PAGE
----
As Maine moves ahead with plans to implement its broadband strategy, it has had to grapple with the complex issue of utility pole ownership and placement, reports GovTech.com. Maine voters approved the broadband expansion plans last summer, and a recent award of $5.6 million in federal coronavirus relief funds has provided the backing. As the state begins its outreach, it is learning that there is a lot more involved than simply stringing fiber cable further down the line, according to the account.
“The pole attachment of fiber has been one large and surprisingly complex barrier to getting fiber built out sooner,” said Commissioner Bruce Williamson, of the Public Utilities Commission. “Access to poles, and getting fiber on them, is a costly process.”
Williamson said that he and his fellow commissioners have been working on the utility pole conundrum since 2015. “When you have a pole-attachment process that is clear and easier and faster,” said Nick Battista, chair of the ConnectME Authority and senior policy officer with the Island Institute, “the public subsidy goes further and the work goes faster.”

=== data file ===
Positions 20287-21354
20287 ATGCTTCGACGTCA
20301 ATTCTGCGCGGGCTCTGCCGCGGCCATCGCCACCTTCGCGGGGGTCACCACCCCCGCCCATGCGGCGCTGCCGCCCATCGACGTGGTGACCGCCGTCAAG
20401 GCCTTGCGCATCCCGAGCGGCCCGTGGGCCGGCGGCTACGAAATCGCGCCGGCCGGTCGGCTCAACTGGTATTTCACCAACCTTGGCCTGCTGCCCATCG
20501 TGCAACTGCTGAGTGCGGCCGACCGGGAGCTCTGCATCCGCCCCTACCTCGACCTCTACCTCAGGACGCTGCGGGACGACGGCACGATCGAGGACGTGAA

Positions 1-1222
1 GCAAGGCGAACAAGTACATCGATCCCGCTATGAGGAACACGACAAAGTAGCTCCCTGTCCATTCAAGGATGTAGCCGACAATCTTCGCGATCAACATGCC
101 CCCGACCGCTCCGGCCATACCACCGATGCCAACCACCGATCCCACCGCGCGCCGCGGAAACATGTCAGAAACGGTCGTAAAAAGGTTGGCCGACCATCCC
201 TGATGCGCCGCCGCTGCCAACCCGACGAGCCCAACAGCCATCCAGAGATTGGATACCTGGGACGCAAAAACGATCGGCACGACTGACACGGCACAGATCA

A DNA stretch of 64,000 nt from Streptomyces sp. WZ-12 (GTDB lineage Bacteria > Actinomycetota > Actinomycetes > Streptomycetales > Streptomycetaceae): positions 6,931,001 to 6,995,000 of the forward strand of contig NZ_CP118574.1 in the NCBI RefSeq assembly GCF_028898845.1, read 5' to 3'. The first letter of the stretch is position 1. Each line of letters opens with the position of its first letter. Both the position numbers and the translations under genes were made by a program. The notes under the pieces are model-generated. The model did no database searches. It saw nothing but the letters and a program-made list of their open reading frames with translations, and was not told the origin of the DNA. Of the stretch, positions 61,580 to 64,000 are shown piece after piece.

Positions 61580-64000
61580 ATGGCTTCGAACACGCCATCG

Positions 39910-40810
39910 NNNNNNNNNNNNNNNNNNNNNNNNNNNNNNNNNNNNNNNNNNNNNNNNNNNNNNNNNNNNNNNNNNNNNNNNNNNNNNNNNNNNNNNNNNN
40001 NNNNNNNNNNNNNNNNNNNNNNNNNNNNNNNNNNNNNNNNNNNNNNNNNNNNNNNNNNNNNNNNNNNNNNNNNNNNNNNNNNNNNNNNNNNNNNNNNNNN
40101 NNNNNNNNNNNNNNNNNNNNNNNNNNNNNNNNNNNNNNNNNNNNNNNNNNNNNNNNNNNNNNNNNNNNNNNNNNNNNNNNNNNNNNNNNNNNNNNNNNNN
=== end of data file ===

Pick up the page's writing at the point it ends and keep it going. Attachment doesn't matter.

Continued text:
Battista spoke at a webinar where he encouraged attendees to look for “ways to create the environment necessary to help speed up the development of reliable, high-speed internet networks throughout Maine.”
The state is pondering a “one-touch, make-ready” plan already underway in other states. If adopted, costs could be reduced by approximately 40 percent. This approach enables a technician to make room for new wiring by moving gear from other current attachments to a pole. Under the present system, each company must move its own gear.
“To the extent we can facilitate efficient communication and efficient contractual relationships,” said Mike Chowaniec, Vice President of Charter Communications, “that’s going to speed up buildout and that’s going to avoid disputes.”
There is a sense of urgency to speed up the process as students and businesses struggle to operate from home. Taking a longer view, Lori Parham spoke on behalf of AARP, noting that statistics indicate that the 50+ population is conducting more and more business online. “As we look to attract people to retire here [Maine], as we hope that people will stay here, it’s going to be important that we build out a strong internet system statewide,” Parham said.